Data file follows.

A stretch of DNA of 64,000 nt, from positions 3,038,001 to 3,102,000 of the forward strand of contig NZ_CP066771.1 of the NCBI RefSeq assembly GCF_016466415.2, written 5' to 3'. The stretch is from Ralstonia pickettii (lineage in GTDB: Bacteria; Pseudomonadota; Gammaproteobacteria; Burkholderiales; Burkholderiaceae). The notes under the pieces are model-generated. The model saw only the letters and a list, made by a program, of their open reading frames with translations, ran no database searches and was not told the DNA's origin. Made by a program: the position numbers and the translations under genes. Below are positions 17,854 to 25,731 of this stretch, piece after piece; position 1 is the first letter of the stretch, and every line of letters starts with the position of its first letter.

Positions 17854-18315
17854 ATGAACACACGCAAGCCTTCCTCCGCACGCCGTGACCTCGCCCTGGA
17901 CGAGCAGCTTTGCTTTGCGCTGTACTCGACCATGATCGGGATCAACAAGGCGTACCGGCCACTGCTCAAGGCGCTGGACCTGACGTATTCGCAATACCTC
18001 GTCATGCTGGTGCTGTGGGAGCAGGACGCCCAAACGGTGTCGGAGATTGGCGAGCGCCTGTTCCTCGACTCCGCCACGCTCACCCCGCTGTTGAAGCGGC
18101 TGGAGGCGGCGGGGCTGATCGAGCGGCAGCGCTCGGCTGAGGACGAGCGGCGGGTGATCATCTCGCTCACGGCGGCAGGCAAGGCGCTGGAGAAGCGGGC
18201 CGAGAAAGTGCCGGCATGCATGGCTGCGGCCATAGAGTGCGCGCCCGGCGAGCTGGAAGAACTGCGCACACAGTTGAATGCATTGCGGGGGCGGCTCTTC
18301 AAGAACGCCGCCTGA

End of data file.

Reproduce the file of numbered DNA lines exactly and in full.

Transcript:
A stretch of DNA of 64,000 nt, from positions 3,038,001 to 3,102,000 of the forward strand of contig NZ_CP066771.1 of the NCBI RefSeq assembly GCF_016466415.2, written 5' to 3'. The stretch is from Ralstonia pickettii (lineage in GTDB: Bacteria; Pseudomonadota; Gammaproteobacteria; Burkholderiales; Burkholderiaceae). The notes under the pieces are model-generated. The model saw only the letters and a list, made by a program, of their open reading frames with translations, ran no database searches and was not told the DNA's origin. Made by a program: the position numbers and the translations under genes. Below are positions 17,854 to 25,731 of this stretch, piece after piece; position 1 is the first letter of the stretch, and every line of letters starts with the position of its first letter.

Positions 17854-18315
17854 ATGAACACACGCAAGCCTTCCTCCGCACGCCGTGACCTCGCCCTGGA
17901 CGAGCAGCTTTGCTTTGCGCTGTACTCGACCATGATCGGGATCAACAAGGCGTACCGGCCACTGCTCAAGGCGCTGGACCTGACGTATTCGCAATACCTC
18001 GTCATGCTGGTGCTGTGGGAGCAGGACGCCCAAACGGTGTCGGAGATTGGCGAGCGCCTGTTCCTCGACTCCGCCACGCTCACCCCGCTGTTGAAGCGGC
18101 TGGAGGCGGCGGGGCTGATCGAGCGGCAGCGCTCGGCTGAGGACGAGCGGCGGGTGATCATCTCGCTCACGGCGGCAGGCAAGGCGCTGGAGAAGCGGGC
18201 CGAGAAAGTGCCGGCATGCATGGCTGCGGCCATAGAGTGCGCGCCCGGCGAGCTGGAAGAACTGCGCACACAGTTGAATGCATTGCGGGGGCGGCTCTTC
18301 AAGAACGCCGCCTGA